In the current situation, maybe it is necessary for a leadership exchange at Zappos. As I shared in the last newsletter, there are different leadership styles, and depending on the moment, it is necessary to be able to switch. But it also arrives a moment where leaders may be able to step aside and give command to somebody more appropriate given the conditions and the needs of the company.
Recent initiatives like adopting Holacracy, a decentralized management and organizational governance method, didn't work as expected and made leave more than 14% of the company people. And this initiative has been evolving and changing in time.
Who knows where the road will take Tony. It seems that Utah will be his next step and that he is taking a digital detox hiatus. As a serial entrepreneur, I am sure he will be back soon, but for now, enjoy and good luck, Tony!
🤔 The future of learning?
Google has been developing courses and certificates through Coursera for a long time, but now has gone one step further. As Google said in a blog post, college degrees are out of reach for many Americans, so these new career certificates have been developed as a collection of courses designed to help participants get qualifications in high-paying, high-growth job fields without attending university.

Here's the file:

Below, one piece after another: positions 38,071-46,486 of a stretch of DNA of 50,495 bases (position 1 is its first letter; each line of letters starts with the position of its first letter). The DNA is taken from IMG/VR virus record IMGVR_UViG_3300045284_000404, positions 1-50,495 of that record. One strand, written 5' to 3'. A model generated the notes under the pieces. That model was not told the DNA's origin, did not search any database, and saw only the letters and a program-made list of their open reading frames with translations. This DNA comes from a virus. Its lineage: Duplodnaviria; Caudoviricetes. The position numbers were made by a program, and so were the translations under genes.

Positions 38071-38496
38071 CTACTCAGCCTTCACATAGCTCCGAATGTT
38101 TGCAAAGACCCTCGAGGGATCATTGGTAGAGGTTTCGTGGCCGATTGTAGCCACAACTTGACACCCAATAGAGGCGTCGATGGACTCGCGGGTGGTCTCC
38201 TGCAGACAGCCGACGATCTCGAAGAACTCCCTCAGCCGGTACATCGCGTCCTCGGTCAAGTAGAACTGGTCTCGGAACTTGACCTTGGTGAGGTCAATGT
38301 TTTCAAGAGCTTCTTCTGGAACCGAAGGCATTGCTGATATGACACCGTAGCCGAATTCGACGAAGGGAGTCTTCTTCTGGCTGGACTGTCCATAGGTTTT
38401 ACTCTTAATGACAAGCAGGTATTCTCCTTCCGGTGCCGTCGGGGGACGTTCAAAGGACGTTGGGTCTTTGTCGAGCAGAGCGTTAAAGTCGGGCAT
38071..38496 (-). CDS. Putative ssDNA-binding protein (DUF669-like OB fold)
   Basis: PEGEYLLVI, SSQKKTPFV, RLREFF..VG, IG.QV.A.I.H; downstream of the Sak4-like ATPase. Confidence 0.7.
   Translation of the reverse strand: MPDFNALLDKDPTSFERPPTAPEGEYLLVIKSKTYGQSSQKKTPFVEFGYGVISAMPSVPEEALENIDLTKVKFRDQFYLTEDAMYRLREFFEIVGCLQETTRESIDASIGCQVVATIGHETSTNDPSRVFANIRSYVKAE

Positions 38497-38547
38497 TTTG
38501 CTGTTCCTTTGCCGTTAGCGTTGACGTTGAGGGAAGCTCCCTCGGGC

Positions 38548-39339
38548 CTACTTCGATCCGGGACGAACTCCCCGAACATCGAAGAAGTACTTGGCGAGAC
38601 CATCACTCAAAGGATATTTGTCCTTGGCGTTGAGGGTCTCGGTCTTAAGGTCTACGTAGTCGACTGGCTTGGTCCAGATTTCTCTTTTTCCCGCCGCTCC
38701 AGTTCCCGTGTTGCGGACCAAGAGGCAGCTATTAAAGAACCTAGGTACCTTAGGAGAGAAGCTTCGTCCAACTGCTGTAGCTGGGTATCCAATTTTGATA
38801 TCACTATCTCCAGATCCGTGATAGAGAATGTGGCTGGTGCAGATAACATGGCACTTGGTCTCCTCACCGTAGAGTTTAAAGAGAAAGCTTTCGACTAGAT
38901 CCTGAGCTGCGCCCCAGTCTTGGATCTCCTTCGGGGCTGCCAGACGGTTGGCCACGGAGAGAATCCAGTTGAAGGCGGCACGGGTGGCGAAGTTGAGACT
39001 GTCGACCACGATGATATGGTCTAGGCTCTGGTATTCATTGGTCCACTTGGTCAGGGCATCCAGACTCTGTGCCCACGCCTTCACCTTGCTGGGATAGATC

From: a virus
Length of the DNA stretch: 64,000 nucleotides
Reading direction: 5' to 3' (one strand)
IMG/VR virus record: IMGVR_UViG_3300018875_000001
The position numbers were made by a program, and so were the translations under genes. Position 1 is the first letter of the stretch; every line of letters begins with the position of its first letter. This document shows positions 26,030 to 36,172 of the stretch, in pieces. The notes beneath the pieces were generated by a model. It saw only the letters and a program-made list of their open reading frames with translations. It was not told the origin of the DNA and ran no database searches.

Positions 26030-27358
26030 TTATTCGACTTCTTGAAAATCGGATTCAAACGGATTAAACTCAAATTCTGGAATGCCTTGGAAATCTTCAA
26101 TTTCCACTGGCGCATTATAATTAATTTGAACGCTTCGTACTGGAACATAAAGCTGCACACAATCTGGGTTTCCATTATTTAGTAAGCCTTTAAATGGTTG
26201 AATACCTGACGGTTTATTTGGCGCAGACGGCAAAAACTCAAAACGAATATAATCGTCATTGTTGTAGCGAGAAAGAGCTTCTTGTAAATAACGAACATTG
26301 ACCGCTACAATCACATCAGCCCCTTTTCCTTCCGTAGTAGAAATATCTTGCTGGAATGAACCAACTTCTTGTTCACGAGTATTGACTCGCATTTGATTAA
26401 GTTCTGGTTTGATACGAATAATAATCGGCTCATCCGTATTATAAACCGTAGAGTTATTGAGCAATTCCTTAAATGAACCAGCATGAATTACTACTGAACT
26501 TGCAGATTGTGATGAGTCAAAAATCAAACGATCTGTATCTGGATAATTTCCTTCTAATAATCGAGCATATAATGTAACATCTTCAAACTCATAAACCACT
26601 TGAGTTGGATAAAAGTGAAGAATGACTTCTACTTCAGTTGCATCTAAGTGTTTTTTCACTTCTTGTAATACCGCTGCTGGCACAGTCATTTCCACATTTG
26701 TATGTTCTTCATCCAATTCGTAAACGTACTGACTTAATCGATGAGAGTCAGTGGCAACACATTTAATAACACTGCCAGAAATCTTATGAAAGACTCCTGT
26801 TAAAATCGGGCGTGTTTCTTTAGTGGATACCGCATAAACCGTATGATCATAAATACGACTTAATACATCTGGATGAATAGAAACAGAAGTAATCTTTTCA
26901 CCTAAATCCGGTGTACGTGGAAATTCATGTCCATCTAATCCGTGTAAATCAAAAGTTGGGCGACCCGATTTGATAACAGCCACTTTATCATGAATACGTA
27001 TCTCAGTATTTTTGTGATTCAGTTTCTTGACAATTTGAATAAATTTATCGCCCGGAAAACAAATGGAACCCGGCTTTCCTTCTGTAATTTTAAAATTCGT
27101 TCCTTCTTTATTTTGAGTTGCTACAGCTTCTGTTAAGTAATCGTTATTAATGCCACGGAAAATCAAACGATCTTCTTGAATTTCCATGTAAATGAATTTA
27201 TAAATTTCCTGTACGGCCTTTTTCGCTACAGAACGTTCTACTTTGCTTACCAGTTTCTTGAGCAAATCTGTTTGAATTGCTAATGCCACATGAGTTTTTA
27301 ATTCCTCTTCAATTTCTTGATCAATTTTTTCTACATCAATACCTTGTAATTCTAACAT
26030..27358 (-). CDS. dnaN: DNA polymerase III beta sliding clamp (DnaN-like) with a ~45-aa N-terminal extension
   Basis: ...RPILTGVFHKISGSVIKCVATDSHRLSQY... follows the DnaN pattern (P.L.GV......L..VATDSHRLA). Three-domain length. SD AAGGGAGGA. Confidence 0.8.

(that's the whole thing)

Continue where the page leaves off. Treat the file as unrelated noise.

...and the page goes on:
So here, the goal is to offer career opportunities with no college degree required. We will consider our new career certificates as the equivalent of a four-year degree for related roles. This is huge.
But this wouldn't be serious enough if they had only published some courses. Here, the key is that Google has also established a consortium of over 50 employers who can tap into the certificate program graduates. It includes companies like Walmart, Intel, Bank of America, Best Buy, Hulu, etc.
As the author described in a previous article, Google plans to disrupt the college degree. It may be people skeptical, I am, but since there's a lack of technical people, this solution I am sure that it will have a good acceptance. This reminds me of past job apprentices. What do you think about it?